Carl H., a Miami Beach resident, wrote on July 4th: "We are long-time customers at the News Café. It’s been our go-to breakfast spot for decades, but they are under new management and the menu and feel of this South Beach institution is diminished… There’s less food and more Happy Hour promotion, making the historic News Café more similar to all of the other Ocean Drive mediocrity."
Reviews on Trip Advisor are a little more evenly spread with 7 one-star reviews and 2 two-star reviews since June 1. There is a total of 9 in the three-, four-, and five-star categories.
Marlon629 from San Francisco titled his review “False Advertising”: "My experience was horrible, the waiter flags you down tell you they have drink specials buy one get one free, but what they don’t tell you is that the drinks are $35…"
Google reviews are decidedly different. Over the past month: 72 are five-star, 34 are four-star, 10 are three-star, 15 are two-star, and 22 are one-star. Six days ago, Local Guide Justin Gunnink who wrote “Still my favorite little place in Miami” in 2013 added this: "I need to edit my review. This year they changed owners and they have DOUBLED THEIR PRICES. Not joking. A draft beer was $8 last year and it’s it [sic] $16 this year… I’m actually really devastated right now because this was my haven in Miami Beach…”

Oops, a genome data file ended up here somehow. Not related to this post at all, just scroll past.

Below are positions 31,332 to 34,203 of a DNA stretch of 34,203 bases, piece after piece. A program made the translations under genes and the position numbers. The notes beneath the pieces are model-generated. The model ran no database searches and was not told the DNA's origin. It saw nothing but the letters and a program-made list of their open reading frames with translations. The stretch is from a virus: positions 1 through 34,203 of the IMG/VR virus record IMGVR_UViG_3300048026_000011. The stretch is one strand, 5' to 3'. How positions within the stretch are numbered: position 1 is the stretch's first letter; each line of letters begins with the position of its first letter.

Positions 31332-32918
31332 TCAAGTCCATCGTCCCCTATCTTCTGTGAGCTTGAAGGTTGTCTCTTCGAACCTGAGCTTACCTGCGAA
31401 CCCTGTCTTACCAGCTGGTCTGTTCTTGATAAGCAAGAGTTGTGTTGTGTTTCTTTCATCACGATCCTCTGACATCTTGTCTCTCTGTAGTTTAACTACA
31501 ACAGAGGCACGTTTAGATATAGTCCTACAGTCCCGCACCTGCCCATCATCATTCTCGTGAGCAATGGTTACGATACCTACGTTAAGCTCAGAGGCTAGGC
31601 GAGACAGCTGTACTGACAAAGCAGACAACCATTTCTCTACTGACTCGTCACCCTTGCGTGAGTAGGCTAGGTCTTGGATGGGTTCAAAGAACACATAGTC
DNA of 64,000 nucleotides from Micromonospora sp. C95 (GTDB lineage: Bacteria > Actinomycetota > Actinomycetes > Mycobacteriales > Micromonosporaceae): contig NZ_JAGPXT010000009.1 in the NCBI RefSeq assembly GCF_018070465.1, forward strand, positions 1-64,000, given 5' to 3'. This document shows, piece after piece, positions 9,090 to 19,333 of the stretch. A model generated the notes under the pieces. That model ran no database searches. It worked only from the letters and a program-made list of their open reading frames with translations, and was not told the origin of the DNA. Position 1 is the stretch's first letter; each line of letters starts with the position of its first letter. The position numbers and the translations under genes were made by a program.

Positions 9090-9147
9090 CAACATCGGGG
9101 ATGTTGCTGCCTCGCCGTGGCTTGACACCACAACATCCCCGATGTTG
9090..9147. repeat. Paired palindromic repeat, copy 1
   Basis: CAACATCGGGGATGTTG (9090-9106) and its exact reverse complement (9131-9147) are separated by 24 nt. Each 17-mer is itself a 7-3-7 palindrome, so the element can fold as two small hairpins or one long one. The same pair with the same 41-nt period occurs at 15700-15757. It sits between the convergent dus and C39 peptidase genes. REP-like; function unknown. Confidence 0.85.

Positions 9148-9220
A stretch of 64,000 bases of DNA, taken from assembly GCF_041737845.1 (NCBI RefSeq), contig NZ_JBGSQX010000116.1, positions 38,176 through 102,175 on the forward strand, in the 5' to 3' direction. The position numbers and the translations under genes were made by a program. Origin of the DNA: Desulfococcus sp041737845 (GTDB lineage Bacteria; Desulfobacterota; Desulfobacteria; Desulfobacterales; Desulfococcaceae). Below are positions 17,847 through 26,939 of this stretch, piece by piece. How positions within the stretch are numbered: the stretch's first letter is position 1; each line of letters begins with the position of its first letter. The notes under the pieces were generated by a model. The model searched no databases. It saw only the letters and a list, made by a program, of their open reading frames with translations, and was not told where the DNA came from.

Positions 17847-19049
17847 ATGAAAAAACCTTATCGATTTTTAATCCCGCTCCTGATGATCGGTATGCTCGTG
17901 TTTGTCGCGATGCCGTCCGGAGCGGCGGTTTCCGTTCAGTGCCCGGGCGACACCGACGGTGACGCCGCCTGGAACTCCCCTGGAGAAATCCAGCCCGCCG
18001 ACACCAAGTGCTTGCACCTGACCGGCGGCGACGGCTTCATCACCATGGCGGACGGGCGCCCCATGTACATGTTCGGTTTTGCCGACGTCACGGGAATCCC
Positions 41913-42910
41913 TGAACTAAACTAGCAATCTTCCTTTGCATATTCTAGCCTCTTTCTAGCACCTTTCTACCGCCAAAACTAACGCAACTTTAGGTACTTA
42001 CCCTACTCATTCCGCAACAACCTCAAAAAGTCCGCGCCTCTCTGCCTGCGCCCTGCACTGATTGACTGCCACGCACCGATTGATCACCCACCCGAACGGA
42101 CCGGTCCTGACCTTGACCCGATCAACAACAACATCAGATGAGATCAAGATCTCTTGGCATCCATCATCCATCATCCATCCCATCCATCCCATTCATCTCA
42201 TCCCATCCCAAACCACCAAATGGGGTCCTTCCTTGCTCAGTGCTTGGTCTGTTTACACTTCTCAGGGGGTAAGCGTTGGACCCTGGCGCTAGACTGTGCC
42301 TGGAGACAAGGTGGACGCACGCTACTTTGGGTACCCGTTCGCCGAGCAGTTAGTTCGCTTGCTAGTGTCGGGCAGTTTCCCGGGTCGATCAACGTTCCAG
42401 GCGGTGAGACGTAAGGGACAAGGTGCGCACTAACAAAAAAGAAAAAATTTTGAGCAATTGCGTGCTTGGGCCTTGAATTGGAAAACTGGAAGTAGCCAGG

So… I decided to check it out for myself.
First, a note: With regard to ownership, Mark Soyka who is the original owner told me earlier this year after rumors of a sale that he had simply changed management and that he still owned the café. The BTR (Miami Beach business license) lists him as the owner. I reached out to Soyka via text and left a message for Sasha Soyka at the business number listed on the BTR. They did not respond to a request for comment.
My visit took place this past Sunday, July 14. There was one promotional sign on one side of the café in the middle of the block but not on the 8th and Ocean corner. A walk up and down the street from 5th to 12th showed that most restaurants with larger frontage had signs on both ends, which you could take as two chances to lure people in or more transparency. This writer takes neither position. It’s just an observation.